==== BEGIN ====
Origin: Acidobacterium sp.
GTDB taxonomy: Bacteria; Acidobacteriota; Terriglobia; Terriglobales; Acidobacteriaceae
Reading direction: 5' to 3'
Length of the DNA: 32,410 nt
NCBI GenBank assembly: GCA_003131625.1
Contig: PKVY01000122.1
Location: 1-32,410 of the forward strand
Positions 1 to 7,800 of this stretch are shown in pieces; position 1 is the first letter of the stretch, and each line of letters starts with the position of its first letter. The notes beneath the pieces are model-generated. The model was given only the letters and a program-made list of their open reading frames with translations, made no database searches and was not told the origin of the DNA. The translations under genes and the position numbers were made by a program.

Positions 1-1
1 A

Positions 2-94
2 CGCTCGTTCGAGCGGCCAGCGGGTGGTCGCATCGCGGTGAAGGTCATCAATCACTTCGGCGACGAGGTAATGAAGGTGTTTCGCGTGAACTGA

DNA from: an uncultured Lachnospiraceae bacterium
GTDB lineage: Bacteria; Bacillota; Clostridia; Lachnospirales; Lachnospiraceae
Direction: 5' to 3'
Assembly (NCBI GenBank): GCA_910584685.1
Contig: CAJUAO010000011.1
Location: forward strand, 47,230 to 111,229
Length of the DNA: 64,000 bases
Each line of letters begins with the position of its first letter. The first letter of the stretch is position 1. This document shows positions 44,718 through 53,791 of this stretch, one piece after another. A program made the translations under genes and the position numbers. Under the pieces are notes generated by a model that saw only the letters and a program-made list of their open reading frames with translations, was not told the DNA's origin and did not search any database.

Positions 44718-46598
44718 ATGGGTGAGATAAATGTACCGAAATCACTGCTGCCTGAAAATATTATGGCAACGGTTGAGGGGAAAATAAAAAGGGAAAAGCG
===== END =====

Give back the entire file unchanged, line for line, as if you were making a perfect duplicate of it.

Origin: Acidobacterium sp.
GTDB taxonomy: Bacteria; Acidobacteriota; Terriglobia; Terriglobales; Acidobacteriaceae
Reading direction: 5' to 3'
Length of the DNA: 32,410 nt
NCBI GenBank assembly: GCA_003131625.1
Contig: PKVY01000122.1
Location: 1-32,410 of the forward strand
Positions 1 to 7,800 of this stretch are shown in pieces; position 1 is the first letter of the stretch, and each line of letters starts with the position of its first letter. The notes beneath the pieces are model-generated. The model was given only the letters and a program-made list of their open reading frames with translations, made no database searches and was not told the origin of the DNA. The translations under genes and the position numbers were made by a program.

Positions 1-1
1 A

Positions 2-94
2 CGCTCGTTCGAGCGGCCAGCGGGTGGTCGCATCGCGGTGAAGGTCATCAATCACTTCGGCGACGAGGTAATGAAGGTGTTTCGCGTGAACTGA

DNA from: an uncultured Lachnospiraceae bacterium
GTDB lineage: Bacteria; Bacillota; Clostridia; Lachnospirales; Lachnospiraceae
Direction: 5' to 3'
Assembly (NCBI GenBank): GCA_910584685.1
Contig: CAJUAO010000011.1
Location: forward strand, 47,230 to 111,229
Length of the DNA: 64,000 bases
Each line of letters begins with the position of its first letter. The first letter of the stretch is position 1. This document shows positions 44,718 through 53,791 of this stretch, one piece after another. A program made the translations under genes and the position numbers. Under the pieces are notes generated by a model that saw only the letters and a program-made list of their open reading frames with translations, was not told the DNA's origin and did not search any database.

Positions 44718-46598
44718 ATGGGTGAGATAAATGTACCGAAATCACTGCTGCCTGAAAATATTATGGCAACGGTTGAGGGGAAAATAAAAAGGGAAAAGCG